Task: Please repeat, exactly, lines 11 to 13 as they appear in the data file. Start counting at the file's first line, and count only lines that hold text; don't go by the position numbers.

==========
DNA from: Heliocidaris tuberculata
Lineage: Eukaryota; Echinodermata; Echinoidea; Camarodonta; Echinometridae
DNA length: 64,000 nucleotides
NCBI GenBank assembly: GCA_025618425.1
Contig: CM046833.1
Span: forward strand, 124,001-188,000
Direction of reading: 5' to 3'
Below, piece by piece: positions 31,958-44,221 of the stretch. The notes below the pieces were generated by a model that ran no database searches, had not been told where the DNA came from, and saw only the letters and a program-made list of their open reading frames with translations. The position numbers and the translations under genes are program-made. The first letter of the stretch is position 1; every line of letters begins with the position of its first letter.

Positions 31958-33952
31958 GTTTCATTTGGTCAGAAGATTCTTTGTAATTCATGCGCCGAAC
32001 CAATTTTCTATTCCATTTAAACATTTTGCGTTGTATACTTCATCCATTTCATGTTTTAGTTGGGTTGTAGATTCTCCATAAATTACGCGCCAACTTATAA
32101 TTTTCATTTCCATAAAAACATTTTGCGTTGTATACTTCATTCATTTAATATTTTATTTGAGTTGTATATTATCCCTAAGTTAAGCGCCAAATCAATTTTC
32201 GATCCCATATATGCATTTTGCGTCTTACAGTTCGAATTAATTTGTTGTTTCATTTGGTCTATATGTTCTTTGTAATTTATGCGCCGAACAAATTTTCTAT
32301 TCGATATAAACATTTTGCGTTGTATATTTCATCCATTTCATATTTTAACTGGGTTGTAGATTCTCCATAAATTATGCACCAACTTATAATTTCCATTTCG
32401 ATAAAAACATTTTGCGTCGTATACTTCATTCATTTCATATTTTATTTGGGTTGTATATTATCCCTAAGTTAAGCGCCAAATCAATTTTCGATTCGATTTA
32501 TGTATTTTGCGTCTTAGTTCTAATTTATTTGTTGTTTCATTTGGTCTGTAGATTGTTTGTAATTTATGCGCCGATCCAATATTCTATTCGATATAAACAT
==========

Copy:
32001 CAATTTTCTATTCCATTTAAACATTTTGCGTTGTATACTTCATCCATTTCATGTTTTAGTTGGGTTGTAGATTCTCCATAAATTACGCGCCAACTTATAA
32101 TTTTCATTTCCATAAAAACATTTTGCGTTGTATACTTCATTCATTTAATATTTTATTTGAGTTGTATATTATCCCTAAGTTAAGCGCCAAATCAATTTTC
32201 GATCCCATATATGCATTTTGCGTCTTACAGTTCGAATTAATTTGTTGTTTCATTTGGTCTATATGTTCTTTGTAATTTATGCGCCGAACAAATTTTCTAT